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Even people who think they haven’t heard of Brit brand Soap and Glory have heard of Soap and Glory. The cult beauty brand, which focuses primarily on skin and body products, launched in the US at Sephora and managed to stand out from the pack with their cute-but-not-twee pink and white ‘50s-inspired packaging. But the brand’s success in the UK and beyond is anything but cutesy or coincidental.
Soap and Glory’s founder, Marcia Kilgore, first made a name for herself as a facialist to the stars. Oprah told her army of fans that Kilgore gave her the best facial she’d ever had. Kilgore’s spa, Bliss, became an international chain and a beauty industry sensation, spawning spinoffs and a product line. Although the company’s sale meant Kilgore could have quit working entirely and just gone and lived on an island somewhere, she instead moved her family to London and began work on what would become Soap and Glory. Their schtick is cheeky names and funky packaging: there’s a Fill Monty eye line filler, Pulp Friction body scrub, and Hand Food hand and body cream, for starters. The winning combo of humor and high-quality products made the line a big hit in Britain, but the brand hasn't necessarily had a smooth transition back to the other side of the ocean.
“We had to change the names of some of the products,” one S&G marketing employee admitted. They had to rename their Glow Job moisturizer after a US retailer–they won’t say which one, but odds are good that it’s Target, who used to carry the brand before S&G landed at Sephora–took issue and asked them to tone it down. (Sephora carries Glow Job as is.)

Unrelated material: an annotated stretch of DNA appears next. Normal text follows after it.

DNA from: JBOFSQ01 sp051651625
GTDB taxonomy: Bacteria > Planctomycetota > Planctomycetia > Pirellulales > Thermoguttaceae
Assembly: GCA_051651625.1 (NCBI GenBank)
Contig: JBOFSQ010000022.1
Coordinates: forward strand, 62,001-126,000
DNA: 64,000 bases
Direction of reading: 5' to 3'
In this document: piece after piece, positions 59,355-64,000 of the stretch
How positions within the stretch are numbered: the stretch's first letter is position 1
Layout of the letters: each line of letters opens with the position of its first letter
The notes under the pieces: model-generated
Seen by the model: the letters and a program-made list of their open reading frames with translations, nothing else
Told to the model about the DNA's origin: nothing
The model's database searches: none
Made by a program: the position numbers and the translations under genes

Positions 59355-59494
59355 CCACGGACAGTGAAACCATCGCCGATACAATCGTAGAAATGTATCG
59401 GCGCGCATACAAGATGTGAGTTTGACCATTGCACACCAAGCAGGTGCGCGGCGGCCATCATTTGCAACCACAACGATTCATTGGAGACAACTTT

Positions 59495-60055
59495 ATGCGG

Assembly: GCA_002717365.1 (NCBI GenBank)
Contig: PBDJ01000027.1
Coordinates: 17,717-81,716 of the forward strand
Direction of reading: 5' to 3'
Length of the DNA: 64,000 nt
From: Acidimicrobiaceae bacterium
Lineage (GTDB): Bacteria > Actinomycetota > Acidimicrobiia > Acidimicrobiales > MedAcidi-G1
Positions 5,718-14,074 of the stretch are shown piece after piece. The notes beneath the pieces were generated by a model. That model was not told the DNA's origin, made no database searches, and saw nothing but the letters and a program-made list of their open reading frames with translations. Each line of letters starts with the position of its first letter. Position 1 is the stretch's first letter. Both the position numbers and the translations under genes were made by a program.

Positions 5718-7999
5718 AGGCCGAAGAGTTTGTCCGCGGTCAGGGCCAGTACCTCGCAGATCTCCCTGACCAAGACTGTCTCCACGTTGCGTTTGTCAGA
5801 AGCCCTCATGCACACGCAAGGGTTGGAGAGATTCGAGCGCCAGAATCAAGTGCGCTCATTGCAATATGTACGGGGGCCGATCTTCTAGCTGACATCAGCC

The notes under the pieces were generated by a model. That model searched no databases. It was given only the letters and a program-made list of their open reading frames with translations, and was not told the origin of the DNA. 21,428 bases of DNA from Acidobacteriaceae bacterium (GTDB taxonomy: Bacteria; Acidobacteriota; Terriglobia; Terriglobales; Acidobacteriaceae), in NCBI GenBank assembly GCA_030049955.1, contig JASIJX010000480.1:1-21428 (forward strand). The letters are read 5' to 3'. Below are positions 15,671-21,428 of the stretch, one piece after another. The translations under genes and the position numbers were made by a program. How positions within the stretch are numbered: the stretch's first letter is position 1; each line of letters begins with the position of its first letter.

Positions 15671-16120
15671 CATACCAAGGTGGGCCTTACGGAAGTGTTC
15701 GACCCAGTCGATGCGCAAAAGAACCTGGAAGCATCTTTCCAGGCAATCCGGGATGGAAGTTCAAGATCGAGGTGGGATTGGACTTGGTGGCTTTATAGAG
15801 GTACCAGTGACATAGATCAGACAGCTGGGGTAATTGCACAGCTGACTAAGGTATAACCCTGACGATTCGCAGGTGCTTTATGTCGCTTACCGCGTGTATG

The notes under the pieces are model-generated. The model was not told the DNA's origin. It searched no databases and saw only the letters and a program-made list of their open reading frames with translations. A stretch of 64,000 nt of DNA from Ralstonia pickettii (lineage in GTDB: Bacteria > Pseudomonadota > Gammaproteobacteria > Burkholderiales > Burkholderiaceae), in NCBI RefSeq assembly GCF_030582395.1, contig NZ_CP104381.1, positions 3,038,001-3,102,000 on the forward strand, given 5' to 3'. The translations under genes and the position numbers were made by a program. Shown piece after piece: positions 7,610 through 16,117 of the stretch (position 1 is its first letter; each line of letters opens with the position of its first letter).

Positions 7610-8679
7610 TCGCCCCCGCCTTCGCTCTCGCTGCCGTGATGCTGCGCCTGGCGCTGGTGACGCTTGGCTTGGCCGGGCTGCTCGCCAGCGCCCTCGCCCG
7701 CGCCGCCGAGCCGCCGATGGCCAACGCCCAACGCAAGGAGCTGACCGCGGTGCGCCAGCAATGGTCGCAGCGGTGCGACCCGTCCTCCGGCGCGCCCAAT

S&G launched cosmetics in Britain last year, and among the products available are a Sexy Mother Pucker lip plumper/gloss combo, a concealer kit, and a mascara. But other than Sexy Mother Pucker (which happens to be a bestseller and the impetus for a fuller cosmetic line), none of these products are available in the United States, but the brand is preparing for a full-on media blitz this fall. Though the date of the impending British invasion is still a closely-guarded secret, Soap & Glory is looking forward to the chance to try and take their brand from “oh, the one with that cute packaging!” to a bona fide cosmetic celebrity. In an already oversaturated beauty market, that could be a huge risk. But with a veteran like Kilgore behind the scenes, it’s safe to say that nothing S&G does is ever an accident.
The creative process began with Kilgore, who insists on being involved with every step of production. Her close-knit staff works out of an office in London’s leafy Kensington neighborhood, and the staff gets involved with everything from product testing to naming. Products are tested for months before hitting the shelves, and everything from office décor to marketing plans is examined and re-examined by Kilgore and her team. And although Kilgore is Canadian, the brand strives to be seen as thoroughly British – the product names make puns that are often funnier on the Eastern side of the Atlantic, and the brand’s Twitter account loves to shout out the office’s sole American employee as a sort of local curiosity.
One way that S&G is making a name for themselves is by poking fun at the very industry they are part of. They launched an initiative encouraging their customers to take shorter showers as a way to be green and protect the environment, which seems like an odd thing to do when you’re in the business of selling people bath and shower products. But S&G made the discordant message work, saying that their products were so great that a little bit was all you needed. Their motto“beauty absolutely matters, it doesn't matter absolutely”is all about emphasizing health and wellness rather than spackle and paint. As for whether body positivity can sell mascara and lip plumper, well, that’s what America will find out soon enough.
· All Beauty Week coverage [Racked]
· Soap and Glory [Official Site]